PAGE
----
Commentary: China’s Growing Naval Footprint in Pakistan
Dr Teshu Singh

China’s Jiwani Initiative

Recently, media reports have raised the possibility of Jiwani being developed as a naval base in Pakistan by the People’s Liberation Army Navy (PLAN). Pakistan has six ports: Karachi, Muhammad Bin Qasim, Ormara, Gwadar, Pasni and Jiwani Port. Jiwani is located on the far end of Gwadar Bay; it is 59 km from Gwadar and 34 km from the Iranian border. It has a small naval base and an airport with a 5500-feet runway. During the Second World War, it was also called Royal Air Force (RAF), Jiwani, and was used to supply water to the RAF garrison at the time of war. The Jiwani airport was also used by the United States Transport Command. It was a stopover for the flights enroute to Sharjah Airport, UAE, or Karachi Airport on Karachi-Cairo route. At present the airport is not in use.

The deep sea-port of Gwadar is already operational but China needs another port for its warships. According to the South China Morning Post, “China needs to set up another base in Gwadar for its warships because Gwadar is now a civilian port.”1 According to a report published in the Washington Times, “Plans for the base were advanced during a visit to Jiwani on December 18 by a group of 16 Chinese PLA officers who met with about 10 Pakistani military officers.”2 However, China has denied any such meeting. On 9 January 2018, the spokespersons of the Chinese Foreign Ministry Lu Kang while responding about the probability of China building a base in Pakistan said, “I am not aware of what you mentioned”.

According to informed sources, given its geographical location, Jiwani can offer a good hilltop height for placement of surveillance radar and flat top for placement of missile batteries. This would improve the range of anti-ship missiles of the Pakistani Navy, giving it an advantage as compared to Gwadar to dominate the Gulf of Oman. At present, Jiwani does not have repair facilities for warships or adequate space for the storage of ammunition. However, such facilities can be created. If the PLAN aspires to use the Jiwani coast, the airport there might have relevance for military purposes.

On the contrary, Jiwani may have its own set of security issues. The Iran-Pakistan maritime boundary cuts across the Jiwani Bay, hence a port at this point would be unsuitable. Also, both Gwadar and Jiwani are too close for the later to be considered for developing a base. Beside Jiwani, China may also consider other ports for its naval base. The alternate sites could either be in Pishkun, located at the eastern end of Gwadar Bay where some activity has already started. The second alternative can be the Ormara Port, located 353 km eastward from Jiwani, with the Jinnah naval base of Pakistan Navy and a small airport for landing of short run aircraft located there.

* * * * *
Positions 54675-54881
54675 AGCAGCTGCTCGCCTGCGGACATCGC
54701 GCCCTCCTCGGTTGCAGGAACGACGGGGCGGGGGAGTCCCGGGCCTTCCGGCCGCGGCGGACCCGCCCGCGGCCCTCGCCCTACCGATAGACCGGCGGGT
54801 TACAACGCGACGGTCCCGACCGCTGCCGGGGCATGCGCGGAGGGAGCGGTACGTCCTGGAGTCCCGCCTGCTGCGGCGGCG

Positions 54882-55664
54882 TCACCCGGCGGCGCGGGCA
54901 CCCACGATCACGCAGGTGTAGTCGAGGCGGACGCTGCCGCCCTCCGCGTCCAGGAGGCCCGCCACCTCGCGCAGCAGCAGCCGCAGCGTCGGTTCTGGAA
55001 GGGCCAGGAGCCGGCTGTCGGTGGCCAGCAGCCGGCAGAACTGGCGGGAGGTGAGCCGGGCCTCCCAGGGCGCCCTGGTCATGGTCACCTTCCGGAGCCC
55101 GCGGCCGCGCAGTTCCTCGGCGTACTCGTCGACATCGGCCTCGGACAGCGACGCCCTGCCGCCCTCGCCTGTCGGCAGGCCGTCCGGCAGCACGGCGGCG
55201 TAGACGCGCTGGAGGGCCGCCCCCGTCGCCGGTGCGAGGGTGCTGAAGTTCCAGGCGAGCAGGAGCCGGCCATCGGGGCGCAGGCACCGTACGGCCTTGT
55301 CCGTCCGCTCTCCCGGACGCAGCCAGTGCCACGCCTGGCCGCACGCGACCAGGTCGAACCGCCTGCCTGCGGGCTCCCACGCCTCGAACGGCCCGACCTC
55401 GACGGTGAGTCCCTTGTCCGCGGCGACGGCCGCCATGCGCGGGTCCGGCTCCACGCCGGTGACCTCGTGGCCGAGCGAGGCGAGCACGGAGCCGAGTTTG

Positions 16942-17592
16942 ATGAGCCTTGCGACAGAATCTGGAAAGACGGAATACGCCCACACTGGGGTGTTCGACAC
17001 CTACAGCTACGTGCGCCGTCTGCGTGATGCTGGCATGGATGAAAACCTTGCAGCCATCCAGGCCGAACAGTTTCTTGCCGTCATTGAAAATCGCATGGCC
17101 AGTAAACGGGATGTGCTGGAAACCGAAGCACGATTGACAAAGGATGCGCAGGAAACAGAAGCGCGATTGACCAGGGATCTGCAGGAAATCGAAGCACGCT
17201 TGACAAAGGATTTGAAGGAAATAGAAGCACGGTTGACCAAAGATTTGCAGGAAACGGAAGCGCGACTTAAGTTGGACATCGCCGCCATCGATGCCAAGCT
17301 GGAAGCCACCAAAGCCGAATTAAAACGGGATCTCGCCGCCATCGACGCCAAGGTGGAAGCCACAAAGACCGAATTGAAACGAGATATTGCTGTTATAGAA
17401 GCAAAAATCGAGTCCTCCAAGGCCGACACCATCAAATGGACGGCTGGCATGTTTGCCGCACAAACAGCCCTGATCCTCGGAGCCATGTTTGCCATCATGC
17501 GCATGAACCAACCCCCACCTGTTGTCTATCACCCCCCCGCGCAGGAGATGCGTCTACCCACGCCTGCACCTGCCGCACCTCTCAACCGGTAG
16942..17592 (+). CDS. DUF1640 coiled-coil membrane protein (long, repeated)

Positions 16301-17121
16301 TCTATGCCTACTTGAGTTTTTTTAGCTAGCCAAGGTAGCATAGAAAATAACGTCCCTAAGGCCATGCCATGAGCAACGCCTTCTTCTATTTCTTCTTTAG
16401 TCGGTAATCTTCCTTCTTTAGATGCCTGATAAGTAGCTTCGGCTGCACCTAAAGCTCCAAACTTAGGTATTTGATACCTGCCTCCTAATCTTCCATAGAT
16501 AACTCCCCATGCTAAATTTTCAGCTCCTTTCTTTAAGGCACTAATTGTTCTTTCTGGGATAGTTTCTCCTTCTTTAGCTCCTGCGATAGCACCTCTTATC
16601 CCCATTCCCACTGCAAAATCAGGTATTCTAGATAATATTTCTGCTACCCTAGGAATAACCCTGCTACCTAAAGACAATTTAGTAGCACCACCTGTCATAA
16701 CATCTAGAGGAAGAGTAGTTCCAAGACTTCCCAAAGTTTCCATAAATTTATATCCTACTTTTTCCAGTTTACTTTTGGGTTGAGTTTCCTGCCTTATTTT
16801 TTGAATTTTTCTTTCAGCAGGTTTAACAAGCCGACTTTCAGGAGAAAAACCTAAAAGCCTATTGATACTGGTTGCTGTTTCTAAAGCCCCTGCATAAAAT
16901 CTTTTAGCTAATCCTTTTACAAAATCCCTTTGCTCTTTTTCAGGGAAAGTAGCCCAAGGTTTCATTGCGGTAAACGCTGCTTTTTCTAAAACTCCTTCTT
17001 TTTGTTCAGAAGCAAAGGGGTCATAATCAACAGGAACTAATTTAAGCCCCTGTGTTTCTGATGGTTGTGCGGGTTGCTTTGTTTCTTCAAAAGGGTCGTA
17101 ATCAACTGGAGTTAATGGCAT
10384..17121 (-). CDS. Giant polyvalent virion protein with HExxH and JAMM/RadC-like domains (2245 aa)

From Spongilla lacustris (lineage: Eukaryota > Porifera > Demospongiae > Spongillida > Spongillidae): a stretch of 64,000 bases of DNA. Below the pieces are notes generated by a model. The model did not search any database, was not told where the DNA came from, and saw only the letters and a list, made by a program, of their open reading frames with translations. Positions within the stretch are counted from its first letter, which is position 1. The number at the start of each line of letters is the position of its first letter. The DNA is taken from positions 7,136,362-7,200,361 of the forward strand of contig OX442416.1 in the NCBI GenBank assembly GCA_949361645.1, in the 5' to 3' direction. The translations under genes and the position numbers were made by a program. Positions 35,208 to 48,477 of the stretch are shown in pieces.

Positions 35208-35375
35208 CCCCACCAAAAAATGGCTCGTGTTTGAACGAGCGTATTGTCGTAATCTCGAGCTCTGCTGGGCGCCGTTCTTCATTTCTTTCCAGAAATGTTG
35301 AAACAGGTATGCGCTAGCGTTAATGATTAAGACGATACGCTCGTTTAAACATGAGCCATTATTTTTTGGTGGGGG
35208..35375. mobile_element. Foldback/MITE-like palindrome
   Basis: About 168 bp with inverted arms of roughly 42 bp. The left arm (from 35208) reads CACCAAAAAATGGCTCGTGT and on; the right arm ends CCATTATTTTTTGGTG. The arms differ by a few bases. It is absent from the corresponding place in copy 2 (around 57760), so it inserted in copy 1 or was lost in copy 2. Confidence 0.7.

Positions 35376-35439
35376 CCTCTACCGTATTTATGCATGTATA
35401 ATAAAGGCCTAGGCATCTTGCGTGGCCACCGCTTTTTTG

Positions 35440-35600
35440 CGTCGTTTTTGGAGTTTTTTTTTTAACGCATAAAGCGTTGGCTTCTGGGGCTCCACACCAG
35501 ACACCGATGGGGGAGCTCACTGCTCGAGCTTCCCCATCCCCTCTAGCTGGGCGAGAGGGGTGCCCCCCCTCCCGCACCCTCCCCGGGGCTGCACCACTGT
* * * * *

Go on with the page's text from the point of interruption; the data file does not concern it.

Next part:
Earlier, in 2016, the China Shipbuilding Industry Corporation has confirmed export of eight attack submarines to Pakistan. On 13 November 2016, at the inauguration ceremony of the Gwadar Port, Nawaz Sharif called the occasion as the "dawn of a new era" and said, “the China Pakistan Economic Corridor (CPEC) is destined to transform the entire country and open up a world of possibilities for not just Pakistan but also the Central Asian states and the rest of Asia.” Evidently, Gwadar is important link in for the CPEC.

China’s Gradual inroads in the Indian Ocean Region

Clearly, China is gradually increasing its foothold in the Indian Ocean Region. On 14 March 2017, China had indicated plans to increase its marine corps from 20,000 to 100,000 personnel, to protect its maritime lifelines and its overseas interests. It also indicated that some of it would be stationed in Djibouti and Gwadar. The strength of PLAN is also likely to be increased.

On 1 August 2017, China established its first military base in Djibouti. It will be used to resupply fuel and also be used for anti-piracy mission. In December 2017, Sri Lanka has already handed over the port of Hambantota to China on a lease of 99 years. Earlier, in July, the China Merchants Port Holdings Company signed a deal with the Sri Lanka Ports Authority to control 70 percent stake in the Hambantota Port. The Sri Lanka Parliament has also approved tax concessions for the project. The tax concessions include an income tax holiday of up to 32 years. Additionally, China has developed a new underwater surveillance network to enable its submarines to get a stronger lock on targets while protecting the nation’s interests along the so called Maritime Silk Road, which runs through the Indian Ocean.

If a naval base at Jiwani or near it comes up, it will further cement the “all-weather friendship” between China and Pakistan. The proximity of Jiwani to the Chabahar Port has implications for India. The Chabahar Port is strategically important for India as it will help India to bypass Pakistan for transporting goods to Afghanistan using sea-land route.


1. Minnie Chan, ‘First Djibouti ... now Pakistan port earmarked for a Chinese overseas naval base, sources say’ accessed at .
2. Bill Betz, China building military base in Pakistan accessed at .

(Views expressed are of the author and do not necessarily reflect the views of the VIF)


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